Calls for development to bring back ‘war memorial’
CALLS are growing for the name of Henley’s former War Memorial Hospital to be included in the new Townlands development.
The idea was put forward by visitors to an exhibition to mark 100 years since the start of the First World War held at the Old Fire Station Gallery.
Henley MP John Howell, the Mayor and the chairman of the Townlands Steering Group have all welcomed the suggestion and the NHS has said it will happily consider it.
The hospital, built in 1923 as a memorial to those who died in the war, closed in 1983 and was then demolished and the land sold off.
Money from the sale was earmarked for the redevelopment of Townlands Hospital but this only began earlier this year — more than 30 years later — after a long campaign. Amateur historian Mike Willoughby, who staged the exhibition, said many of the 800-plus visitors felt strongly about the issue.
Mr Willougby, from Woodcote, said: “It started off as a sort of casual conversation about the new hospital. It gathered volition over the course of the week.
“By the end of the week I was actually asking every local person that came in about what they thought. Everyone said ‘good idea’ and suggested different names.” Townlands Memorial Hospital, Townlands Centennial Hospital and Townlands War Memorial Hospital were among the suggestions for a name of the new £16 million “health campus”.
Mr Willougby, who spearheaded the Lest We Forget project for three new war memorials for Henley, said renaming Townlands would “appease” people who still felt resentment over the sale of the old hospital site in War Memorial Place.
“It’s not just my feelings, it’s the feelings of the people,” he said. “It has always been a bone of contention where the money went because Henley people raised the money for the hospital in the first place. The money from the sale was just absorbed into the NHS. Through the Lest We Forget project I have done a lot of research into the War Memorial Hospital and just think this would be an extremely appropriate thing to do. It was a lovely hospital and most long-term Henley residents have had some dealing with it.
“I would love this idea to be put to the people of Henley through the Henley Standard. I think there would be a lot of people wanting to put their views forward.”
Town councillor Ian Reissmann, who chairs the steering group, said it would discuss the idea and raise it with NHS Property Services, which now owns the Townlands site.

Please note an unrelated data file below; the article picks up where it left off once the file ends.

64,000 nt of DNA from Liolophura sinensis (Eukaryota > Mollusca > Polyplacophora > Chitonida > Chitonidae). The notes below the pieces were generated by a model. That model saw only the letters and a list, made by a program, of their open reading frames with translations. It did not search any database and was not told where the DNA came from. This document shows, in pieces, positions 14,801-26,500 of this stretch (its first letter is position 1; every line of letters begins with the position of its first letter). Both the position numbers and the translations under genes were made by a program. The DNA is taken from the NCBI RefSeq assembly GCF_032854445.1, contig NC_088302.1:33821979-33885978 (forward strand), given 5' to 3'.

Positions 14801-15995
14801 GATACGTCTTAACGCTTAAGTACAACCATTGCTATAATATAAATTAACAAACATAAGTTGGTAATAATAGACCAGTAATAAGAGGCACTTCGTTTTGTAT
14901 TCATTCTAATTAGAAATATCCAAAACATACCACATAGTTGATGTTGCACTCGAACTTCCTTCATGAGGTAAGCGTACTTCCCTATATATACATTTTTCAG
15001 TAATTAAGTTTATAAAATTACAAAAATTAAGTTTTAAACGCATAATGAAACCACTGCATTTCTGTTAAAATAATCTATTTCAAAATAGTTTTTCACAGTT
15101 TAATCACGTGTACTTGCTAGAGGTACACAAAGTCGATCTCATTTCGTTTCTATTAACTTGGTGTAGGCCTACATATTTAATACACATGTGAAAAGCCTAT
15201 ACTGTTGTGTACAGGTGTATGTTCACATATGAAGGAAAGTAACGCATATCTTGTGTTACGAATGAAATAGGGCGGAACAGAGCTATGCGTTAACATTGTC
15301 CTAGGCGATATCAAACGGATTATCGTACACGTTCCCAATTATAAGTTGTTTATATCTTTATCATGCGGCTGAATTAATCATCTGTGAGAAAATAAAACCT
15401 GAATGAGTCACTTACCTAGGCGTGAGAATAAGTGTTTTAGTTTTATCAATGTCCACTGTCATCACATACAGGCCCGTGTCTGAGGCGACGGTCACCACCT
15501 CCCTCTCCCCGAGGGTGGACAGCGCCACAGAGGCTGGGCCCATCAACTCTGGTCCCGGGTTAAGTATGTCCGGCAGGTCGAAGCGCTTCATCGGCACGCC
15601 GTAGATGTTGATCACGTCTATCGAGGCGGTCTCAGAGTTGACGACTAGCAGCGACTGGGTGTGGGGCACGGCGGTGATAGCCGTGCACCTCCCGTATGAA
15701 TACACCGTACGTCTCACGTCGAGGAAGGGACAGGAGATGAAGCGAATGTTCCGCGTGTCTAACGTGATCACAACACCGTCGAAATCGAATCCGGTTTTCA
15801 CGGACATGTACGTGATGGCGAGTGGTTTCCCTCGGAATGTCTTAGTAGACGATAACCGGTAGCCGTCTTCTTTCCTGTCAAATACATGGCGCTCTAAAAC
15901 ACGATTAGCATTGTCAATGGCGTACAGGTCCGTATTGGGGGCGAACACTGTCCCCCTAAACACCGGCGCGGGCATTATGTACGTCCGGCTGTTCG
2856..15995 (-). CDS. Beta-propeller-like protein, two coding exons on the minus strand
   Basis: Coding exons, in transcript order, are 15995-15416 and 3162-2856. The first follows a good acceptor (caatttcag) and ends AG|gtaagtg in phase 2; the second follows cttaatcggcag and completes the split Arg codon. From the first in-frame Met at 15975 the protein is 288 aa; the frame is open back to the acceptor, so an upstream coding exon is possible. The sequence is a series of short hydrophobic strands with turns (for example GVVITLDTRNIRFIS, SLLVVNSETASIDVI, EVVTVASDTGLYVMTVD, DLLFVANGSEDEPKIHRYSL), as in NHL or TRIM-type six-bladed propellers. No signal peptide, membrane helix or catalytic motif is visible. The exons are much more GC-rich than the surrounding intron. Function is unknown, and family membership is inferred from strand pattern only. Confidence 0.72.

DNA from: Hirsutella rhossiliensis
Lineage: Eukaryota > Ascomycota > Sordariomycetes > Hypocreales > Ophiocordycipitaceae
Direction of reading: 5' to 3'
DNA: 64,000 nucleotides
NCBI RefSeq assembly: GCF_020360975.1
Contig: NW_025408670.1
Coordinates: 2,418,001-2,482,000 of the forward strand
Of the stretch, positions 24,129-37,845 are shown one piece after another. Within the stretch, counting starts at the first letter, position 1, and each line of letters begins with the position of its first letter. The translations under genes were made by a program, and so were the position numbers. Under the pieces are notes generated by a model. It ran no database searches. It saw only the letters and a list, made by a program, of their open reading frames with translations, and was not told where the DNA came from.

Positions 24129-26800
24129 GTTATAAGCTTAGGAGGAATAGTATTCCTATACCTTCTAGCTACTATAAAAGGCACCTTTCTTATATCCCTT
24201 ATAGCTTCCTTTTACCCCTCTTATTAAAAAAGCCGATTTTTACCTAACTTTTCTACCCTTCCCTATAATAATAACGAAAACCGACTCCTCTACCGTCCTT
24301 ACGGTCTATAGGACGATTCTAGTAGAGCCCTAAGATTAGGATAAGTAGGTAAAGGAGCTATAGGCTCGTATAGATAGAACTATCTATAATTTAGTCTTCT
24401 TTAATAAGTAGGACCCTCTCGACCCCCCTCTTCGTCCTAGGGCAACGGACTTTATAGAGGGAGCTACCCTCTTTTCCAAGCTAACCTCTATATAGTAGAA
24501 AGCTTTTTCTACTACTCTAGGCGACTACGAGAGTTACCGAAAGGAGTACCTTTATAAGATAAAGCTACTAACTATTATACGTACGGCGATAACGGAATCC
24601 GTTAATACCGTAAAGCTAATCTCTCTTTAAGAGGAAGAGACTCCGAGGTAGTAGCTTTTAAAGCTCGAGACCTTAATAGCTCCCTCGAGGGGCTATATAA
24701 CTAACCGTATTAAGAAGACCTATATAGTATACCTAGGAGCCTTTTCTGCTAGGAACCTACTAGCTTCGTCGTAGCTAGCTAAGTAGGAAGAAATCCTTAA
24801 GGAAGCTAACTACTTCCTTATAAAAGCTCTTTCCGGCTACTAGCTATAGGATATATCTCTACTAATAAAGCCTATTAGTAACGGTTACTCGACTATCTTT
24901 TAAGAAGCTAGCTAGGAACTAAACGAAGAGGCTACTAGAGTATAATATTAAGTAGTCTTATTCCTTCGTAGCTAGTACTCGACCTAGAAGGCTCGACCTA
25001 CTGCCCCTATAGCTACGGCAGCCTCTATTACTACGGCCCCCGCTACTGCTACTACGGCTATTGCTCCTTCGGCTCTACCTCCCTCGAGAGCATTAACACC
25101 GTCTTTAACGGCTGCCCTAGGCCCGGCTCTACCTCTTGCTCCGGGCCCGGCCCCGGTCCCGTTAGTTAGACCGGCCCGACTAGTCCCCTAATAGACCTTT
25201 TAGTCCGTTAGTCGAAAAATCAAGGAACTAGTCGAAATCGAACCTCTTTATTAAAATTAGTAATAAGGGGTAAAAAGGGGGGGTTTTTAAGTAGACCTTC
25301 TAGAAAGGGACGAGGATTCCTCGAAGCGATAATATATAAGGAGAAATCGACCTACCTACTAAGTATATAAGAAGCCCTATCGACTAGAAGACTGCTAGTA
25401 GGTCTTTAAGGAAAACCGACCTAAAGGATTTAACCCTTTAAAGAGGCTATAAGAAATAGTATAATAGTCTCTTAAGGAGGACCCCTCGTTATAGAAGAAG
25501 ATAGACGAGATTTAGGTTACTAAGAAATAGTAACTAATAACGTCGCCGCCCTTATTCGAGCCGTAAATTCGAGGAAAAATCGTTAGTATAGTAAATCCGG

He said: “In principle I think the idea is a very good one as it brings back the name and reminds us of our history. In this year that’s something we’re all doing because of what happened 100 years ago.” Cllr Reissmann recalled that £500,000 from the sale of war memorial hospital site went to the NHS.
He said: “The money was promised to Henley and Townlands Hospital for a rebuild but it disappeared and, of course, the NHS has been subject to multiple re-organisations since then.
“Originally we were part of the West Berkshire District Health Authority but with the re-organisations the money was absorbed into NHS funds.
“Congratulations to Mike and his team for helping us to remember and bringing the idea to our attention.”
Cllr Reissmann added that after spending 10 years fighting for the survival and then the redevelopment of Townlands, it was “wonderful” to now be able to consider a secondary issue.
Mr Howell also welcomed Mr Willougby’s idea, idea saying: “I think it’s a suggestion we should take up.”
He suggested having a competition organised by the Henley Standard in which residents were asked for their views.
“I don’t think the NHS would object whatever the town wished to call it,” he added.
Henley Mayor Martin Akehurst said: “I think having a meaningful name is an excellent idea and I would certainly support that.”
He thanked Mr Willoughby for compiling the exhibition as well as a new book called Bringing Them Home about the men from Henley who died in the war.
James Wakeham, south regional director at NHS Property Services, said: “We welcome all suggestions for the name of the new hospital.
“As the build is not due for completion until 2016, nothing has been decided yet. In time, we would like to invite the local community to help us decide on a suitable name and will consider all ideas which come forward.”
The redevelopment of Townlands Hospital began in June, when workmen levelled the site so that construction could begin.
A ground-breaking ceremony was attended by representatives of Henley town and Oxfordshire county councils, developer Amber Solutions for Care, contractor Vinci Construction and NHS Property Services.
The new hospital is due to open in the 2016. The development will include inpatient, outpatient, ambulatory care, X-ray, podiatry, physiotherapy and dentistry services.
There will also be a 12-bed Sue Ryder hospice, which is moving from Nettlebed, and a new 64-bed care home to replace Chilterns End care home in Greys Road.
The remaining land and listed buildings on the site will be adapted to provide 32 assisted-living and 12 new “key worker” homes.
The War Memorial Hospital was built with money raised from public subscriptions and cost £20,500. It was officially opened on June 3, 1923.